Biden’s Commerce secretary pick pledges a tough line on China but doesn’t detail how it will deal with Huawei

Rhode Island Gov. Gina Raimondo also pledged to help the American economy recover from the pandemic, to expand broadband access to regions with patchy Internet connections and to promote manufacturing and clean-energy jobs.

On China, she said the United States needs to develop a “whole of government response,” in coordination with U.S. allies, to combat unfair trade practices, which U.S. officials say include China’s theft of intellectual property, its hefty state subsidy of industry and its efforts to block Western access to the Chinese market.

One of the Trump administration’s favorite tools for punishing China was the Entity List, a compilation of companies deemed threats to national security to which U.S. exports are blocked. The Commerce Department oversees the list, which in recent years grew to include more than 300 Chinese entities, including the telecom equipment manufacturer Huawei, large semiconductor and drone manufacturers, and companies engaged in alleged human rights violations against ethnic minorities in China’s Xinjiang region.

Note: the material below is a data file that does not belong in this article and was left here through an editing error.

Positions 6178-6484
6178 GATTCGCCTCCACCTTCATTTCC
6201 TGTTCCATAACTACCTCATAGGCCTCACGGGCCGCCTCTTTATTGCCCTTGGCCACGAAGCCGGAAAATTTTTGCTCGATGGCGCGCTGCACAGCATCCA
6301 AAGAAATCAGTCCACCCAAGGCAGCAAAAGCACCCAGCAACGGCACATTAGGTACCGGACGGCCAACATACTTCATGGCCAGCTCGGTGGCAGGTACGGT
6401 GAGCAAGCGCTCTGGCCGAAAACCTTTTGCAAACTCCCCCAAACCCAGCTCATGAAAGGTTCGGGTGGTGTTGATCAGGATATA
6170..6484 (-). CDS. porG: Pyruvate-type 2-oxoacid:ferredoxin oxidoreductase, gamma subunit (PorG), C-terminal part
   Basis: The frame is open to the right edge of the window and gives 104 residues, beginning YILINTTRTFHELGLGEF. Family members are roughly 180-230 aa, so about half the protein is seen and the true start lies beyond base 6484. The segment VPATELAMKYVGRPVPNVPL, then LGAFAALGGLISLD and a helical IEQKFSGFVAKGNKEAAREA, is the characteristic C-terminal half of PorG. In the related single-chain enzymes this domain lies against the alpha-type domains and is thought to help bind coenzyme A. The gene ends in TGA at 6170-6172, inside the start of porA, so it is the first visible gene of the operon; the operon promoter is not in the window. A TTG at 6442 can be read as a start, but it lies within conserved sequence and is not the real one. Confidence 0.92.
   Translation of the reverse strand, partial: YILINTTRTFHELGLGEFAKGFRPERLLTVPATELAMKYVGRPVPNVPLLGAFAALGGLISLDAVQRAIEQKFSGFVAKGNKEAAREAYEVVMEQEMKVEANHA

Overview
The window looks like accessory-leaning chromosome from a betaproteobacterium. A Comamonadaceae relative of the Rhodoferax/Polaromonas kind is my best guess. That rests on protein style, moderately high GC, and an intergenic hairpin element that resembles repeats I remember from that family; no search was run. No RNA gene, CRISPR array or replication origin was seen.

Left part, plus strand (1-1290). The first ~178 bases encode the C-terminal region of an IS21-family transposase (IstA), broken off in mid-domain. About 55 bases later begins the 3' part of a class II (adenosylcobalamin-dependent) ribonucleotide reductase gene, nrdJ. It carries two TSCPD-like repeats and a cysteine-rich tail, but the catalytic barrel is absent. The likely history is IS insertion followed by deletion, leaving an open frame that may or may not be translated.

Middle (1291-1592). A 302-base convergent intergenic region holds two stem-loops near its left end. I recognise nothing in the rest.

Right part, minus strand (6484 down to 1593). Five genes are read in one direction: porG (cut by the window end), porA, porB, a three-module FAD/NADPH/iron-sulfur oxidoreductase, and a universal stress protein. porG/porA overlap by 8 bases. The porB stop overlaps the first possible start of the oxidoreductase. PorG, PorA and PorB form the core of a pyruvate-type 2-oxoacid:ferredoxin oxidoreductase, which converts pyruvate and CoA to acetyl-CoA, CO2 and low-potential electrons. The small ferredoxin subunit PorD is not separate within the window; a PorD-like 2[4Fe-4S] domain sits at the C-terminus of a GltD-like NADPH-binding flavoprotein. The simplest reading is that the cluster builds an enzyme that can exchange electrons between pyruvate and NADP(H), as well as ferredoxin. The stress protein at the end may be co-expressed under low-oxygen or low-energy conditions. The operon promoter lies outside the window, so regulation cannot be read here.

Asked by Sen. Ted Cruz (R-Tex.) whether companies accused of human rights abuses would remain on the list, Raimondo said: “China’s actions have been anticompetitive, hurtful to American workers and businesses, coercive and, as you point out, they are culpable for atrocious human rights abuses.”

“Whether it’s the Entity List or tariffs or countervailing duties, I intend to use all those tools to the fullest extent possible to level the playing field for the American worker. I believe in free trade but fair trade,” she added.

Asked whether Huawei would remain on the list, Raimondo said she would “review the policy, consult with you, consult with industry, consult with our allies and make an assessment about what’s best for American national security and economic security.”

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